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I love this. There are only seven stories one can tell, and (obviously) the more people travel, the further the reach of specific elements of those stories. It’s no surprise that a culture that replaces another keeps some of the remnants of the replaced culture, but it’s notable that Roman mythology was so very similar to Greek mythology. It’s almost like Chicagoans’ jealous appropriation of everything New York. 🙂 <ducks> But hey, Chicago has much better pizza. <still ducking>
The explanation is interesting, and goes beyond mere travel.
When the Romans invaded Greece starting in 146 BC, their gods were not as developed and sophisticated as the Greeks. The Romans knew that bridging the differences would add to their influence over the conquered nation. Captured Greek scholars were used to tutor Roman children because they knew that the Greeks had an excellent educational system comparatively. And because Greek literature was also superior, the Romans adopted much for the Greek literature, much of which was about their gods. The intermixing of the literature resulted in a cross-pollination of all the Greek gods and deities with their own.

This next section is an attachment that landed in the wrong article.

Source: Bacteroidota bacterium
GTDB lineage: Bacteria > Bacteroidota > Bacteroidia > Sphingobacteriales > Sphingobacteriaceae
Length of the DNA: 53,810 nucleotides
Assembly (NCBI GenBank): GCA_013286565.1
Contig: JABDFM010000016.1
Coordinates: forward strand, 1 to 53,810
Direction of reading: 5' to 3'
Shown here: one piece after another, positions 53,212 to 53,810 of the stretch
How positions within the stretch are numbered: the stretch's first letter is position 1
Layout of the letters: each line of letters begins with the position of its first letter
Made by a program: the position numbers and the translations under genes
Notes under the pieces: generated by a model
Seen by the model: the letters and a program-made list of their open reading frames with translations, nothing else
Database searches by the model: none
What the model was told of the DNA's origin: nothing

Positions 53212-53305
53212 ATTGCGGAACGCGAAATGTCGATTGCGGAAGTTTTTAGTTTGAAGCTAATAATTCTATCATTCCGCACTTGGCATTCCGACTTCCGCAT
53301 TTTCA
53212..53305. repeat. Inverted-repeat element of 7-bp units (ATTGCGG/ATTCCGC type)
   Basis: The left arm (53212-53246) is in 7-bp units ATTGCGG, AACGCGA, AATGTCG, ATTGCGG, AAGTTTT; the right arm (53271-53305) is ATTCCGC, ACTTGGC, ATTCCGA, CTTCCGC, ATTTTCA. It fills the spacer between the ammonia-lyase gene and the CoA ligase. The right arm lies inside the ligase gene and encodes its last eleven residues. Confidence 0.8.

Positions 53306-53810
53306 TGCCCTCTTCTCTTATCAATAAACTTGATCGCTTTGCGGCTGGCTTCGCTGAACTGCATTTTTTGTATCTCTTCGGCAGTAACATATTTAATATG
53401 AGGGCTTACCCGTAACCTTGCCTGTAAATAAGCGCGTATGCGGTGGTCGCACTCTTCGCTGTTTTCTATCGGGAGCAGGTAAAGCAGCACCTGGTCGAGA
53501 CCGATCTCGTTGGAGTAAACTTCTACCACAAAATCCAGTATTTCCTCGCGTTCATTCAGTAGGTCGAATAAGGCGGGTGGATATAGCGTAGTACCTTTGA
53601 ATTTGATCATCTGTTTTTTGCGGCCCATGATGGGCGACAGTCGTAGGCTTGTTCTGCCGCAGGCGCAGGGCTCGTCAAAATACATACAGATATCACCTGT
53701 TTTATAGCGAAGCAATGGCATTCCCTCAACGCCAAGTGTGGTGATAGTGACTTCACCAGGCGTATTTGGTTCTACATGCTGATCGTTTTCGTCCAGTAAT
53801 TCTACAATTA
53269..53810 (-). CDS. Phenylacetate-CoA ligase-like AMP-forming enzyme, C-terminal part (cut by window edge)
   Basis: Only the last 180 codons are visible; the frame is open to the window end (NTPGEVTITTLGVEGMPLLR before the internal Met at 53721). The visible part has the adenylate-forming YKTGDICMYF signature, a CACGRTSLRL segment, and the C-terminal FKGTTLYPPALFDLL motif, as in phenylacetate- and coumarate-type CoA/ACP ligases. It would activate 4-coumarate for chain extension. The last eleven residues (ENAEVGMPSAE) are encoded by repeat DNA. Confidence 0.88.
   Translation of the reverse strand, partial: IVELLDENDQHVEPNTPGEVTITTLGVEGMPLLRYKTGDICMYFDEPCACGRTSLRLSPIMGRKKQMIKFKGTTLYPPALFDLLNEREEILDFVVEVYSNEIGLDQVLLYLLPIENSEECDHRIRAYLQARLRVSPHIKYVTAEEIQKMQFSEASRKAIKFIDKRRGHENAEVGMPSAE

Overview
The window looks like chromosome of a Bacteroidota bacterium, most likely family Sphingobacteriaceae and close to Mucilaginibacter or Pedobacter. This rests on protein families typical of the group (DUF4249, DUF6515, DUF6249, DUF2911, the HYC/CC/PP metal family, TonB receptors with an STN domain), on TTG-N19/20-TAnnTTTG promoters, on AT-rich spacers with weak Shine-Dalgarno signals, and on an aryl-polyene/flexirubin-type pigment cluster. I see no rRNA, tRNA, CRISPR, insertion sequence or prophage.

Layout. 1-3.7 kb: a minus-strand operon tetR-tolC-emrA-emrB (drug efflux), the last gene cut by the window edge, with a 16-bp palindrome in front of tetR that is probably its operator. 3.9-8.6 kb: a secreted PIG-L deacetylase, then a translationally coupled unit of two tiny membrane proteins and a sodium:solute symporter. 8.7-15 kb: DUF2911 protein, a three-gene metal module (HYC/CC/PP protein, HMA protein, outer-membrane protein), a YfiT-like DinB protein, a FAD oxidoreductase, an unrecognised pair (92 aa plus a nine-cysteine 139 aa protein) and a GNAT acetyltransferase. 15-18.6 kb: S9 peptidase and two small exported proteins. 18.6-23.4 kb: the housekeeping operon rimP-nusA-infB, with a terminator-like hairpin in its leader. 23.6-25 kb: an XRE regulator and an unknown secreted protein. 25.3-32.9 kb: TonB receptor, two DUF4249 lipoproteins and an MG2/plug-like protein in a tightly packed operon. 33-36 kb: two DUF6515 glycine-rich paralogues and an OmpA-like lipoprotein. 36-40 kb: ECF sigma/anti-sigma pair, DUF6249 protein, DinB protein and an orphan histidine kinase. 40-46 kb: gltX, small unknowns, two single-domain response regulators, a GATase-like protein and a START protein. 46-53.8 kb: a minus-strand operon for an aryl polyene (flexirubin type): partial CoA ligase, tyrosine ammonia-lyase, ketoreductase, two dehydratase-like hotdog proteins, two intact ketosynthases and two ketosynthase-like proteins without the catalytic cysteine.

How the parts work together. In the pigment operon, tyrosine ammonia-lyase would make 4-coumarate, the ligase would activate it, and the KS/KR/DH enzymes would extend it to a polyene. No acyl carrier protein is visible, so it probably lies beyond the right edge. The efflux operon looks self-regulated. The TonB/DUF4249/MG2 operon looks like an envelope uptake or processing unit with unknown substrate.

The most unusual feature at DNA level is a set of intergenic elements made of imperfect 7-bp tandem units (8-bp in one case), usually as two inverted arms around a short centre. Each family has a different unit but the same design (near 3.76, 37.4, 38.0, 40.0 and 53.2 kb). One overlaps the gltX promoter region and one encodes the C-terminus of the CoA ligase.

Where the Romans paved their own way, it was clear. Their original stories were often based on politics rather than the divine. While I’m sure little of this is new to you, it’s an important in understanding not only our past but also our present.
I know. Not exactly an Earth-shattering post.
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[…] it’s a bit more complicated than that. There are very few new ideas under the sun. Moreover, as I reminded you on Monday, there are only seven stories one can tell. While there can be other factors, putting […]